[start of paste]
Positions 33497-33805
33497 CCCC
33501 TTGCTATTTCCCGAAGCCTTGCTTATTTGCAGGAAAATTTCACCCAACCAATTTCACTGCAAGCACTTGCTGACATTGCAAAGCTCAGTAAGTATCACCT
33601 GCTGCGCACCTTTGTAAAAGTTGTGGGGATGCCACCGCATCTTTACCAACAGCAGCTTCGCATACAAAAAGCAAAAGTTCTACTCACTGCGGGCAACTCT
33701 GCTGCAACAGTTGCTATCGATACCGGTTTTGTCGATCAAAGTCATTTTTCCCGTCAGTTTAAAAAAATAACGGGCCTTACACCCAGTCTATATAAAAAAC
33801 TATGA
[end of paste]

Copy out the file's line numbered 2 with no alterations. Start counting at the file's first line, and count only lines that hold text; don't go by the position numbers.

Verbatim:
33497 CCCC